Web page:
2nd Prize: The Guardian : Shadowland Series by CJ Gosling (signed copy) + Purdy's Chocolate

3rd Prize : Witchling by Yasmine Galenorn + a chocolate bar of your choice

How to Win :
Super easy peasy guys and gals. You just gotta love me! :)
Follow my blog : 1 entry

Follow me on Twitter : 1 entry

Put me on your blog roll or blog about me or the contest : 1 entry

RT the contest on Twitter : 1 entry

Here's the hard part, really difficult so pay close attention. If you want your points to count :

I will make an example entry on the comments.

That way I know who wants to be a part of the contest. Some people are great and they RT for the contest, join the blog because I'm so cool (don't laugh) but they don't want to win books or chocolate. I know, it's crazy, but true. So be sure to make a comment on this post so I can put you in the draw.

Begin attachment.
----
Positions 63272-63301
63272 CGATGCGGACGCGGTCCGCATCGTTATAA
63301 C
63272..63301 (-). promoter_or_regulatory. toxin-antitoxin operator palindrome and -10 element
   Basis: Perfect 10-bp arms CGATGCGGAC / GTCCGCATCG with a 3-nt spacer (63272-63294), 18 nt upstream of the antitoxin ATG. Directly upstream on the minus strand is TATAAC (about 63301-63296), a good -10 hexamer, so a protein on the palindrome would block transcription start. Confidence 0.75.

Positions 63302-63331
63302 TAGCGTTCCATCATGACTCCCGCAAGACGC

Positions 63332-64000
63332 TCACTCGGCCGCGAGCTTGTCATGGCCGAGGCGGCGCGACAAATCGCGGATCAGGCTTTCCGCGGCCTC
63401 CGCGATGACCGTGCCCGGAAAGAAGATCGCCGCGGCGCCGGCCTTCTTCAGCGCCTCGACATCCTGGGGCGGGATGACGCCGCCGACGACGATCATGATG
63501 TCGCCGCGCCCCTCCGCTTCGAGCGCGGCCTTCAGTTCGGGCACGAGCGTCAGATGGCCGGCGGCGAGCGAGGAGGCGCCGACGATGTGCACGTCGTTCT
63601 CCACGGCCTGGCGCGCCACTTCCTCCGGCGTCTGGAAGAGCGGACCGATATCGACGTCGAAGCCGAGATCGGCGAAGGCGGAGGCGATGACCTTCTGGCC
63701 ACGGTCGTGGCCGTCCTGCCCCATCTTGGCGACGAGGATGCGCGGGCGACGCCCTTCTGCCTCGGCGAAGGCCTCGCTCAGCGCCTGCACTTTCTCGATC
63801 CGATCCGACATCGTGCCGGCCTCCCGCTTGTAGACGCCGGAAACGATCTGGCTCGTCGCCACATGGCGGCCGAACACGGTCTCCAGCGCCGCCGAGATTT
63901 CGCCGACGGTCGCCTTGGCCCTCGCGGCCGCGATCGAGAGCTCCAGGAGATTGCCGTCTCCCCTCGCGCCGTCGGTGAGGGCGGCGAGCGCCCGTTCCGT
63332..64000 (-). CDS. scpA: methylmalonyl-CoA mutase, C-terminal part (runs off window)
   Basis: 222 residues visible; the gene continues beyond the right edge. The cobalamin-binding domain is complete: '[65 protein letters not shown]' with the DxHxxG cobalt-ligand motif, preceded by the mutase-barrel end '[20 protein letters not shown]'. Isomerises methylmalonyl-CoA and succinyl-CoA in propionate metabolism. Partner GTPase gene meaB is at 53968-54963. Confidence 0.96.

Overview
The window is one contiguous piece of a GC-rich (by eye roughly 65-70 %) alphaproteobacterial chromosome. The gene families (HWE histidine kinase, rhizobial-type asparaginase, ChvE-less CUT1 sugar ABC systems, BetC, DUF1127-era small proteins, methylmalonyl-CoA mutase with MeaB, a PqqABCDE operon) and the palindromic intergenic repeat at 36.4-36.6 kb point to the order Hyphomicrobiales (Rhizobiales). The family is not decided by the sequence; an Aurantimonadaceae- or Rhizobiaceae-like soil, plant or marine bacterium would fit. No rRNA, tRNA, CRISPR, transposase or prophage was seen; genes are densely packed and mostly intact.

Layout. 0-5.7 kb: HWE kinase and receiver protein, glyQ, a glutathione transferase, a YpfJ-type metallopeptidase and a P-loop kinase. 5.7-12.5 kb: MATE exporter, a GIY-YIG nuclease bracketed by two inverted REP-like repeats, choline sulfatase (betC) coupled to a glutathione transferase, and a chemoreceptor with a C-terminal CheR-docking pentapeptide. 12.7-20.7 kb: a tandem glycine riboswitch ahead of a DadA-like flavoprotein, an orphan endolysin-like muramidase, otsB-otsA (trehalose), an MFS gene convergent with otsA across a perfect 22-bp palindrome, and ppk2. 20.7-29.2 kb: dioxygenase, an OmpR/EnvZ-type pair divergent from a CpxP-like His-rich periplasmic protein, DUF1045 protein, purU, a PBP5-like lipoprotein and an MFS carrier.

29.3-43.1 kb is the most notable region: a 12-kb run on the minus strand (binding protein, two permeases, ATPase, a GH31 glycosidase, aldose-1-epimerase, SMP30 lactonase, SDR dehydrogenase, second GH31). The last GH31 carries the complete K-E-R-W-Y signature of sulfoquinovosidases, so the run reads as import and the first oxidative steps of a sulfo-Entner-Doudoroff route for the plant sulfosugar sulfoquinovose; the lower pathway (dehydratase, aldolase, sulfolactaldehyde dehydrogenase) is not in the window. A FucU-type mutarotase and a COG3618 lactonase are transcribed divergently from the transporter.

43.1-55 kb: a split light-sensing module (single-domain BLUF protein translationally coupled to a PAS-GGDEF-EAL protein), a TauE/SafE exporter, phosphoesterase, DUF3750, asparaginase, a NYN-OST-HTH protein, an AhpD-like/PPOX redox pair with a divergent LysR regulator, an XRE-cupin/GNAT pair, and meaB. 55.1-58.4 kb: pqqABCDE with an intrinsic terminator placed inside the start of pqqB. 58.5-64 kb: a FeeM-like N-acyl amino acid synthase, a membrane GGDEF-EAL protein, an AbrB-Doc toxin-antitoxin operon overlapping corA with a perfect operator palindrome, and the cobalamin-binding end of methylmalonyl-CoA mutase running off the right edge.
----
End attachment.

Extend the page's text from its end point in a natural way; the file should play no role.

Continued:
This contest will run until November 30th, midnight. So get your entries in and feel free to comment several times as you add to your entries.
Good luck to you all and let the winning begin!

Sunday, November 21, 2010

Nevermind Christmas, a CONTEST is coming!

The title says it all, at least most of it. I'm very close to 1000 followers on Twitter, and when that magic number hits I'll be kicking off my 2nd contest! This time around I think the prizes will be chocolate and books instead of coffee and books as was the first contest.

Mmmmm. Chocolate.

The rules will be similar but I will tweak them a little, just to keep it interesting. So for those of you who entered last time and missed out on the goodies, here's chance #2, coming up within the week. :)

Wednesday, November 17, 2010

Writing Allergies and Irritants

As a writer, there a few things more irritating than a pen that runs out of ink at the climax of a scene that’s been building for five pages. An irritant like that can feel at time like a bad case of allergies. I've come up with a few more irritants that make me want to alternately pull my hair our or throw my computer out the window or both at the same time. And here they are.